This map gives some idea of the geographic positioning of the vast Galilee Basin, one of the greatest untapped coal reserves in the world.
This map locates it in relation to some well-known towns.
Last year we were told that nine coal mines are proposed. The Alpha proposal and Kevin’s Corner (GVK and Hancock Coal) could each produce 30 million tonnes per annum for export, Palmer’s China First hopes for 40 million tonnes. The Carmichael deposit (Adani) at 10 billion tonnes is the world’s largest coal deposit. I think the plan there is for another 30 million tonne mine.
Greame Readfearn has calculated that the Alpha and Kevin’s corner projects alone will produce 3.7 billion tonnes of CO2-e when burned. He compares that to the UK which emitted 571.6 Mt of CO2-e last year. He also outlines some of the difficulties being encountered, including contestation in the land Court.
Greenpeace calculated that if the Alpha coal project was a country, its annual emissions would be higher than the likes of Austria, Columbia and Qatar.
Last week Lateline highlighted the problems encountered by Adani, mainly high debt. A report by the Institute for Energy Economics and Financial Analysis commissioned by Greenpeace found the project “uncommercial” and found that Adani Power was losing money on its other operations.
Climate Spectator reports that the problems extend to the entire basin. Report co-author Tim Buckley:
“Our analysis shows a systemic problem with the financial viability of coal mining in the Galilee Basin. Adani may have thought they were buying a coal mine, but it is increasingly likely that they have inadvertently bought themselves the world’s most expensive cattle station.”
Matthew Stevens at the AFR says that the coal destined for India (GVK and Adani) will be mined, sooner or later, one way or the other. The reason is that power stations are being built in India to use the coal.
Strevens also goes into research by CLSA on the $2.5 billion Wiggins Island Coal Extraction Terminal (WICET), also mentioned in other links above. Climate Spectator cites a report from the Centre for Policy Development which identifies an over-capacity problem at existing ports:
“As the mining investment boom turns to bust, Queensland’s port capacity has already shifted from a shortfall to a surplus. Coal ports are operating at 65 per cent capacity, well below the industry average of 85 per cent.”
WICET is being developed as a peak-demand, peak-price port about 40% more expensive than Queensland’s other coal ports. Yet:
WICET has allocated 27mtpa of terminal capacity to eight customers. But, according to the analysis, those eight will only be producing 11mtpa of coal when WICET opens its coal loaders in the second quarter of 2015.
On the one hand miners could be paying for capacity they don’t use. On the other, WICET needs something like 24mtpa of throughput in order to convert its debt to cheaper funding. CLSA concluded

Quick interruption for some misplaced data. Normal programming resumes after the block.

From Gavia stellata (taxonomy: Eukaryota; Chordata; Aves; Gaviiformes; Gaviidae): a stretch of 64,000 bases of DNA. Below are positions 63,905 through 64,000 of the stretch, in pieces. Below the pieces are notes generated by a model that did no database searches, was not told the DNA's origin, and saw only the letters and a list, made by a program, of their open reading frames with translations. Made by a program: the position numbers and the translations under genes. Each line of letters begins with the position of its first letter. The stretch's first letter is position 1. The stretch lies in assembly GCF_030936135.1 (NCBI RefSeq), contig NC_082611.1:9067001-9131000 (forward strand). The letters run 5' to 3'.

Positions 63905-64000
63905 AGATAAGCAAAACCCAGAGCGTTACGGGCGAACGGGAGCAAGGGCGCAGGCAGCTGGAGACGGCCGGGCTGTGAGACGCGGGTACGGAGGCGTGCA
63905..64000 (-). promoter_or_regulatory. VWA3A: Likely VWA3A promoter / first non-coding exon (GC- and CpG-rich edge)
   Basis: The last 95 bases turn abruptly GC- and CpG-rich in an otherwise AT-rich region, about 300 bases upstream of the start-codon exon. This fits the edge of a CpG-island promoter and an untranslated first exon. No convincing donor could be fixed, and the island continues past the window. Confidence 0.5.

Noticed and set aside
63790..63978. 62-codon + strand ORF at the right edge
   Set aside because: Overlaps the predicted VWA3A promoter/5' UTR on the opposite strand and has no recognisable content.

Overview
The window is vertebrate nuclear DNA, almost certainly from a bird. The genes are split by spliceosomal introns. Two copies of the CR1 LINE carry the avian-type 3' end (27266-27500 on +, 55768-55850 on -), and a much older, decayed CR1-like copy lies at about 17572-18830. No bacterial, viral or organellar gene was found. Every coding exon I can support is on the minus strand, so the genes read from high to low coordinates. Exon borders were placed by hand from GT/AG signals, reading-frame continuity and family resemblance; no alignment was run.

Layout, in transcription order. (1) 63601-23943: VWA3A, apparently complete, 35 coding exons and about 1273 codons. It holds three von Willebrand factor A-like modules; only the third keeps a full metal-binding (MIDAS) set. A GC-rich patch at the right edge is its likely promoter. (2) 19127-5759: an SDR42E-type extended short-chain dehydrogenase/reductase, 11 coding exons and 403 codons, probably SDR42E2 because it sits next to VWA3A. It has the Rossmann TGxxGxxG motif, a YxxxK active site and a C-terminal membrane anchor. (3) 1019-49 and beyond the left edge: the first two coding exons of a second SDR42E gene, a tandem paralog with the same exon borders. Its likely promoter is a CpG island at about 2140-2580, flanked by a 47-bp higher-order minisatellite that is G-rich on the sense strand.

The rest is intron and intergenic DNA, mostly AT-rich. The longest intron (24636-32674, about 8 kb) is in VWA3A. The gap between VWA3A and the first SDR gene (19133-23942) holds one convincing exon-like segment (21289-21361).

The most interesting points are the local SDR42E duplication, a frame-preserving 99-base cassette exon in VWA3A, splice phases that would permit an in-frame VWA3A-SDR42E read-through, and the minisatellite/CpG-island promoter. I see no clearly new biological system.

“We believe it is possible to conclude that volumes might never get to the 24mt needed with the producers currently contracted.”
Then there is the small problem of the railway line needed to truck the coal 500km to port.
The Queensland Government has developed a pamphlet on the Galilee Basin Development Strategy which identifies the above and other issues, such as the supply of mains power, the upgrading of roads and access to water.
Water is in fact a considerable issue, as the area has only 400 to 500mm rainfall pa, seasonal and highly variable. Artesian aquifers and water from coal seam gas are being considered. Pastoralists are naturally worried as are environmentalists. The area can be subject to heavy rains which ends up with a toxic brew from open-cut mines being pumped into water courses. The basin drains towards Lake Eyre, (now officially known as Kati Thanda–Lake Eyre).
Part of the problem is that these mines were being planned when coal was $US140, not $US80. Furthermore, the $A has been stubbornly high, whereas the rupee has depreciated. Then there is the Chinese move away from coal just as masses of US coal is being pushed onto the export market by cheaper shale gas and environmental regulation.
The climate deniers masquerading as a government in Qld see these problems as temporary and are promising a graduated royalties holiday for the first mover. Moreover, they are investing $495 million over a four-year period in “projects covering new and improved community infrastructure, roads and floodplain security” from the Royalties for the Regions initiative.
In other industries (films, motor vehicles) they call this ‘co-investment’.
All this when the IEA and others are telling us 75% of the fossil fuels in the ground must stay there.
68 thoughts on “Galilee Basin coal: a vision splendid or a kind of madness?”
Oh yes – but think of all the jobs it will create and all the revenue it will raise. ( Okay. How does that look in a job application for a political spin doctor? Would “…. all the high-paid Aussie jobs it will create ….” look better?) 🙂
Yes we need many more of these ‘streamlined’ solutions, don’t we. Shakes head.
The funny thing is that Australia may make more from coal mining if the Galilee basin does not go ahead. The tonnages we are talking about are large enough to have a suppressing effect on the already dropping coal price.